Maybe it’s because we’ve all been playing a little too much Bloodborne here lately at Hardcore Gamer, but Bastion‘s combat feels like a Souls game with missed potential, like it could’ve learned from how Demon’s Souls handled combat two years prior to its original release in 2011. There’s not much of a lock-on system, so the Kid will often be pointed at an unintended enemy and you also can’t freely roll around while still facing your target without losing what little lock-on there is. The right stick can be used to aim where the Kid is pointing, but given the reliance on the controller’s face buttons for melee attacks and that you (presumably) don’t have three thumbs, it’s not all that helpful. The controller’s buttons could probably be reassigned using the PlayStation 4’s new accessibility options to move all attacks and rolling to the shoulder button to allow free use of the right stick — a control scheme the game should’ve offered officially — but the default control scheme is counter-intuitive and often leaves you pointing at the wrong enemy. There’s a similar level of preciseness between Bastion and a Souls game, but the difference is that Bastion simply wants you to want to be precise, while a Souls game gives you the tools to be that precise then demands it of you. As a result, Bastion is far too easy, but simply giving enemies more health or faster movement with one of the game’s 10 various optional difficulty bonuses won’t solve that problem — a couple fundamental changes would need to be made to the combat system.
There’s a great variety of different weapons to choose from, like a giant hammer, a pair of machetes, a hunting bow, dual pistols and more. Any two can be selected a time and you’re not restricted to one melee weapon and one ranged weapon; you can have two melee weapons or two ranged weapons if you’d like, and we found using a combo of a close-range musket and a long-range rifle to be our favorite combo thus far. These weapons can be occasionally upgraded, and while you’re always offered two divergent choices for how you want the weapon to evolve, you can switch to the other choice at no penalty. There’s an additional skill to select and “spirits” that act as perks to let you have increased damage with low health, more health overall or a variety of other interesting choices. There’s so much experimentation that players can tinker with, and it’s fun to take combos of weapons and skills into the combat arenas that pit you against twenty waves of enemies. All the same, the way new weapons are forced on you in the middle of a story level can get annoying, especially because it can suddenly break your loadout if you chose a skill that requires you to have a specific weapon out and the game takes it from you. Sometimes, a weapon just doesn’t gel with you and you’ll be stuck using it for a while; there needs to be the ability to just swap weapons out at any time, not just at predetermined “armory” locations.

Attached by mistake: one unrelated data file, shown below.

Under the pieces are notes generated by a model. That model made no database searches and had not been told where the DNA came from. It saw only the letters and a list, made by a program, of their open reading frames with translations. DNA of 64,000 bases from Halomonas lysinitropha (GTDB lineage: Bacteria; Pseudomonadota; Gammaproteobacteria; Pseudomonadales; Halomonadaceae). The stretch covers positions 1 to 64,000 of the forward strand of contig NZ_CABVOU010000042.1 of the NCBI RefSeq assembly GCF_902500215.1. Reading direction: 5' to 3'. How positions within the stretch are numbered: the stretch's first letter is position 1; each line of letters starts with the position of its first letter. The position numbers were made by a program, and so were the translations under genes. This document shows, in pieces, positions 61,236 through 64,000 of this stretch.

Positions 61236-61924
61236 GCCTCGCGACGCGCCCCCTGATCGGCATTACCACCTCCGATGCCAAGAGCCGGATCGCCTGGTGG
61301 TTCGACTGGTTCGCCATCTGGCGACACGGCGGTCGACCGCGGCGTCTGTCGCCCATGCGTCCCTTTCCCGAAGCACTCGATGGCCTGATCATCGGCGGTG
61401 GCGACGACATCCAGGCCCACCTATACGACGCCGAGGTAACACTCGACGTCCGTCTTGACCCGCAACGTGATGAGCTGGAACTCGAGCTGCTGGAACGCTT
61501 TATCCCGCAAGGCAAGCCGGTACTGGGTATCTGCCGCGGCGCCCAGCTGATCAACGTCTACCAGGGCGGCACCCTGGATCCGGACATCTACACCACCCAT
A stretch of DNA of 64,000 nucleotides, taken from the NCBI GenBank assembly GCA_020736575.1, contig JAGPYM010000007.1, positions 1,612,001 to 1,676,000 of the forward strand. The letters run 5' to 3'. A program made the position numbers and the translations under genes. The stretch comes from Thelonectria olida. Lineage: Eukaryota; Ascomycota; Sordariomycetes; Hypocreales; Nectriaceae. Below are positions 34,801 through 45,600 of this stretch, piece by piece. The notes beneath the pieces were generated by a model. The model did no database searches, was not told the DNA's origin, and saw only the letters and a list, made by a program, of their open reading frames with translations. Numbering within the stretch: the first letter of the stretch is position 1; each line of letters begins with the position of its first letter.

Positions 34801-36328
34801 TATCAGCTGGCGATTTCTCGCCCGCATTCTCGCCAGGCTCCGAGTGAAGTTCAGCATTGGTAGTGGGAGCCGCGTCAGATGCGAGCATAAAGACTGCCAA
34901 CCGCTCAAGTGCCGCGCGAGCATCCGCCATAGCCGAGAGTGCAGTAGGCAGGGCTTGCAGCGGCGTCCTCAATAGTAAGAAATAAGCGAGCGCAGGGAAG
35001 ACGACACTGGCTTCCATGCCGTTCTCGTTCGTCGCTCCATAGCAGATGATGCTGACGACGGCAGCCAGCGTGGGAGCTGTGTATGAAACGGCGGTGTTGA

Bastion is an aesthetic dream, from the beautiful visuals that look like a painting come to life to the incredible soundtrack that breathes soul into that life. As a game, though, it could’ve been so much more. There’s a great amount of replay value here, from the new game plus mode to the combat challenges, but that’s only if the mechanics click with you enough to stick with it. Because of some frustrating controls and combat design decisions, Bastion is held back from being excellent, but remains great nonetheless.